Who wants better sleep? I do! I do!

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This article was originally published in Family Matters magazine and has been republished here with their permission.

Sleep is the holy grail of parenting. It bonds new parents together as they wearily commiserate about their lack of it; and pulls couples apart during yet another 2:00 a.m. argument over “whose turn it is.” But what happens after those newborn years when a good night’s sleep is still elusive? What do parents do when their two year old, or even ten year old, is still not sleeping well?


Dr. Penny Corkum is a clinical child and school psychologist, and a professor in the department of psychology and neuroscience at Dalhousie University. Her research focuses on children’s sleep and how sleep and mental health are connected. She says that while much research has been done on adult sleep problems, there has been comparatively little done on children’s sleep. Corkum says most of what they know is correlational, such as children who sleep less tend to struggle more in school and have behavioural problems. Some of her recent work has gone deeper and included sleep manipulation studies where children have their sleep restricted by as little as an hour and then have daytime functioning tested.

“After four nights of this … we were able to demonstrate that they actually had difficulties with things like memory, paying attention, emotional regulation; they actually changed how they viewed pictures — they tended to see things in a less positive light,” Corkum says. “We’re really concerned because this is a period when their brains are developing and skills are developing, and the impact that might have on the developing child could potentially be even more problematic as an adult.”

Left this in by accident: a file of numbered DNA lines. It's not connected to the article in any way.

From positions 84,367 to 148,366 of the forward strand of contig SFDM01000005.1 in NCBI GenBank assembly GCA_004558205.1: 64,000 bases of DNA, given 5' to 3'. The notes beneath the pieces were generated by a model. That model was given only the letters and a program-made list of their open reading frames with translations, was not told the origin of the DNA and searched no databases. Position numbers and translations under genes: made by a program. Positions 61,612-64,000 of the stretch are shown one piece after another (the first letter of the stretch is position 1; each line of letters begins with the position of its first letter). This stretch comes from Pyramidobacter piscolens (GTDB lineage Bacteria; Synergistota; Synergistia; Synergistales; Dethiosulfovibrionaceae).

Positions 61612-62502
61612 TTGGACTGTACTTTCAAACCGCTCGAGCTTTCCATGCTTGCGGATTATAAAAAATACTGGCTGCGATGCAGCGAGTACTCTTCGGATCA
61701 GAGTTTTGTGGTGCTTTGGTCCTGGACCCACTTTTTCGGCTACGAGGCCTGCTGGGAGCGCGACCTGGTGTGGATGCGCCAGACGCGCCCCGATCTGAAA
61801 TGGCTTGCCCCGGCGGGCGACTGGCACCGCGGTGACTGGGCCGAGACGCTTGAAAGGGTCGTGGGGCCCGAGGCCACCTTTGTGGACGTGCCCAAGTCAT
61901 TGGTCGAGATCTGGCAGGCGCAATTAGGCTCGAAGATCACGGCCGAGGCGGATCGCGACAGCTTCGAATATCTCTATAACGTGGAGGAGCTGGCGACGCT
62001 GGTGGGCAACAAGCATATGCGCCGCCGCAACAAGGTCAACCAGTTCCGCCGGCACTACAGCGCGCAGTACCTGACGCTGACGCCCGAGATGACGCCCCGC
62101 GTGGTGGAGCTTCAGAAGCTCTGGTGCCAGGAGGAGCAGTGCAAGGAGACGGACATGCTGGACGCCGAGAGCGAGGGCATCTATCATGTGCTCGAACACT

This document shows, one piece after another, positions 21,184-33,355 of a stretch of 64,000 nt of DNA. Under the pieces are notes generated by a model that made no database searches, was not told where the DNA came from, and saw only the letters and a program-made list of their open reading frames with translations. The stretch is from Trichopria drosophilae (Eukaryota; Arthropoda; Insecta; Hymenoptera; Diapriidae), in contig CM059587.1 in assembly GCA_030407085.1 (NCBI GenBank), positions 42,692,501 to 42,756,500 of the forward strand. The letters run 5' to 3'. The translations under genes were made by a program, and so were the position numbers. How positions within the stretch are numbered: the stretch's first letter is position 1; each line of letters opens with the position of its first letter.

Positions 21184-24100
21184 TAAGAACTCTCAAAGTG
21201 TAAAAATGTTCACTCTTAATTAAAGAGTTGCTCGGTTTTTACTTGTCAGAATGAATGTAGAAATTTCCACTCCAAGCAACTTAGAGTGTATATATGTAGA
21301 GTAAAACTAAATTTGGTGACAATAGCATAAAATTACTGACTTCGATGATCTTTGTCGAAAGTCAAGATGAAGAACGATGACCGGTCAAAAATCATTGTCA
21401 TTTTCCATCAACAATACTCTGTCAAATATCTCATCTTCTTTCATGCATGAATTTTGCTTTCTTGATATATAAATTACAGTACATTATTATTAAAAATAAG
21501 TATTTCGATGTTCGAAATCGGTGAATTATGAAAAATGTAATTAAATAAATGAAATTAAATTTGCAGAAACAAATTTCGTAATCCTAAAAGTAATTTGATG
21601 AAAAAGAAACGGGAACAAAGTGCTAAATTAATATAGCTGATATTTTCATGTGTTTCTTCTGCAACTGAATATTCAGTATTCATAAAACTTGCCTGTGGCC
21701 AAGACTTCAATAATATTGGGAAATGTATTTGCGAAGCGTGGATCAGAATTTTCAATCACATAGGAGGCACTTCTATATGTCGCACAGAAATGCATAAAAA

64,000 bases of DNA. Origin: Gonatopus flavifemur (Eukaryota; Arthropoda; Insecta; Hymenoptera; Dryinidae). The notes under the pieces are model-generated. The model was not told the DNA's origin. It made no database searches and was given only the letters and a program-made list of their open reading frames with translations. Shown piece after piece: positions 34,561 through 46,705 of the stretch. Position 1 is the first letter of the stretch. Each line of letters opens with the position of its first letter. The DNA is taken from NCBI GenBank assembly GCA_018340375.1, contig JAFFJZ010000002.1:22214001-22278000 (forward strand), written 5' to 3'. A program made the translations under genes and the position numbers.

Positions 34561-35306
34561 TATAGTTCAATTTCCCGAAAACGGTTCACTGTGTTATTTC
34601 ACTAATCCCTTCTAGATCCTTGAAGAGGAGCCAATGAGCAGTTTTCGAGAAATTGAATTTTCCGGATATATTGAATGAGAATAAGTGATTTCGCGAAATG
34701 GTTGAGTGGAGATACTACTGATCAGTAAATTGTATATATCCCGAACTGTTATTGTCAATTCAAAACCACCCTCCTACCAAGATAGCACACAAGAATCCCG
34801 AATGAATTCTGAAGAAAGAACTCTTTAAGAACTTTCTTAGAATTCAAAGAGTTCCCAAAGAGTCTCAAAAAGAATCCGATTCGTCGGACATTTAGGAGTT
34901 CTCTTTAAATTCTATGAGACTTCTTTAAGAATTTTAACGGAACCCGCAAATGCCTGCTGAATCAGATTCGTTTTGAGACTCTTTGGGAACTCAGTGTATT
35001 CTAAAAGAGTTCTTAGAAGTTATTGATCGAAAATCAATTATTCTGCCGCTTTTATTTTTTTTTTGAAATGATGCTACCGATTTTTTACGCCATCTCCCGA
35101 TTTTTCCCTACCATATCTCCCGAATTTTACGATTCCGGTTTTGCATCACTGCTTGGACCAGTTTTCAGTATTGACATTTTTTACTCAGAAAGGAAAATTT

Corkum says insomnia is the biggest sleep problem for children.

“Insomnia is difficulty falling asleep, staying asleep, or waking too early in the morning,” she explains, and says if a child has the same sleep problem for three times a week, for three months or more, it may be worth looking into professional help.


Corkum says a parent’s best defense is intervening as early as possible and she suggests starting with a predictable, calm bedtime routine.

“Consistent bedtimes and wake times are really critically important, so there should not be a lot of variety from weekend to weekday… in a younger child you don’t want to vary more than 30 minutes,” she says.

A bedtime routine should take about half an hour. Keeping activities quiet and dimming the lights in the child’s room as they get ready will keep the focus on moving towards the goal of sleep.

Corkum believes that the most significant factor creating sleep problems today is one that most parents are guilty of as well.

“The big, big one in today’s society, that research is showing to have a huge impact, is electronics in the bedroom,” Corkum says.

Electronics can be problematic for three reasons. First of all they are tempting for kids to stay up late using them; secondly the use of them has been proven to be very stimulating, which defeats a calm routine; and, third, the light that they emit can affect melatonin production and throw off circadian rhythms which can interfere with the child’s ability to fall asleep.

Corkum says that if parents stick to a routine and set up family rules to park electronics before bed these are great first steps on the path to better sleep for all.

In the new year Dr. Corkum will be involved in a new Canadian study about children's sleep that will be accepting local participants.